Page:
Hardball is an impostor of 'hard news' for the lowest common denominator. (For more of Matthews' dumbassery, see The correct answer would be, "How the hell should I know?" here.)
The big news story was that John Edwards' wife Elizabeth called in to the show to challenge Coulter on her repeated attacks on Edwards' husband. Kind of a lost cause, really. Ann Coulter without the attacks is just a skinny little mental lightweight -- she'd have nothing. Like Matthews' obsession with triviality, Coulter's aggressive idiocy is what passes for 'analysis.' Coulter blew Edwards off and Matthews played along.
But what caught my eye was a story on all this at Editor & Publisher. It seems Ann was on a different program pushing a different sort of insanity the day before. The blurb was toward the end of the piece.
"I do sort of get the sense now that there is -- you know -- people reaching across the partisan divide, the country is unified," she told Chris Cuomo on Good Morning America. "Bush really is a uniter because we're all just waiting for this nincompoop to be gone. I think we all finally are on the same page on that."
While she praised Bush's handling of the war, she admitted that "his domestic policy has been an embarrassment."
She said the war is "the one thing I think Bush has done well. He's like another president in that way -- FDR. I think he's been magnificent on the war, and on domestic policy has been an embarrassment."
Hell, why stop short? Bush is Lincoln on Iraq, he's freakin' Washington. At least she's willing to call him a 'nincompoop' -- but I'm guessing that she's speaking for the racist idiots who think the death penalty is too good for illegal aliens. After all, Bush's immigration plan the only 'domestic policy' the nutjobs have a problem with.
It's looking more and more like Ann Coulter's going to be the last passenger to accept the fact that the Titanic is sinking. Someone needs to tell her that Iraq was so five minutes ago. All the cool kids are heading for the lifeboats.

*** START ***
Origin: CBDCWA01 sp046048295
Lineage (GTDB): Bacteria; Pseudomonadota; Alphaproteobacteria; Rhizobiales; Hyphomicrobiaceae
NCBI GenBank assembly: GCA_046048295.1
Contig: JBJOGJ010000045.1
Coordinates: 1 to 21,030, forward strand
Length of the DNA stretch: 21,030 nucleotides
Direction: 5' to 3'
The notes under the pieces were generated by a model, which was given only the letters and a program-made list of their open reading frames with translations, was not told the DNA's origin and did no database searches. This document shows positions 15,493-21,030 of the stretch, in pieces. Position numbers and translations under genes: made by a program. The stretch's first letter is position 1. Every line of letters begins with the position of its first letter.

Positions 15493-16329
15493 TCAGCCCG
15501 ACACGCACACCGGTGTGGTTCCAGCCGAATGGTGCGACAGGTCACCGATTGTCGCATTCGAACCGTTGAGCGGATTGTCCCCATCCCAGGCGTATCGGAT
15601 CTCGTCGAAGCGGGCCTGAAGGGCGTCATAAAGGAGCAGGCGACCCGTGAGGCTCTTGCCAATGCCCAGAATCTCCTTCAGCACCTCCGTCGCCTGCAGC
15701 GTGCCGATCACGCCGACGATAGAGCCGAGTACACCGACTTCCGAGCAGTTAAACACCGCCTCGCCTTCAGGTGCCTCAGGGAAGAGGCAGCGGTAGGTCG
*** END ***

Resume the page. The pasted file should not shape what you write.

New York Times:
After offering a bleak assessment of the Bush administration's strategy in Iraq, Senator Richard G. Lugar of Indiana, the ranking Republican on the Foreign Relations Committee, said today that he was urging lawmakers and President Bush to change course quickly to protect a further erosion of America's standing in the world.
"We're heading into a very partisan era," Mr. Lugar said in an interview today, following a speech he delivered on the Senate floor on Monday night in which he called on the administration to rethink its Iraq strategy. "The president has the opportunity now to bring about a bipartisan foreign policy. I don't think he'll have that option very long."
"In my judgment, the costs and risks of continuing down the current path outweigh the potential benefits that might be achieved," Lugar told the Senate. "Persisting indefinitely with the surge strategy will delay policy adjustments that have a better chance of protecting our vital interests over the long term."
Losing Lugar on Iraq is a bad sign for Bush's war. A solid conservative and former presidential candidate, Lugar has been a reliable pro-war vote. And he's not the only one jumping ship.
Sen. George Voinovich said Tuesday the U.S. should begin pulling troops out of Iraq, joining Richard Lugar as the second Republican lawmaker in as many days to suggest President Bush's war strategy is failing.
He said the Iraqi people must become more involved and "I don't think they'll get it until they know we're leaving."
It's been clear -- to me, at least -- that Bush's 'surge' was never meant to end the war, but to continue it. Call it 'Operation Run Out the Clock.' The idea is to have some other president take the blame for losing the war in Iraq. The problem with this plan, however, is that once Bush is out, there are going to be one hell of a lot of Republicans left holding the bag.
Obviously, they're not all that happy with that prospect. So they're leaking away in drips and drabs. Public support for the war is getting really thin -- latest polling shows 67% opposed -- and that sort of a mess is going to stain. Even if Bush is out of office, these guys are still going to be there. Where the president's plans call for him to be unaccountable for the failure of the war, these guys in the Senate won't be. Bush is throwing his own supporters under the bus. They know it and they don't like it.
So Chris Matthews and Good Morning America can get Ann Coulter to put lipstick on this pig, but the people who have real input here are bailing. They don't want to get stuck with this and they know that's exactly what Bush plans on doing to them.
Like I say, the only people who still listen to Coulter are jabbering mental patients and there just aren't enough of those left to make much of a difference.
Technorati tags: politics; media; Chris Matthews; propaganda; Bush lost Richard Lugar and George Voinovich on the Iraq war, but he still has Ann Coulter -- as if she matters...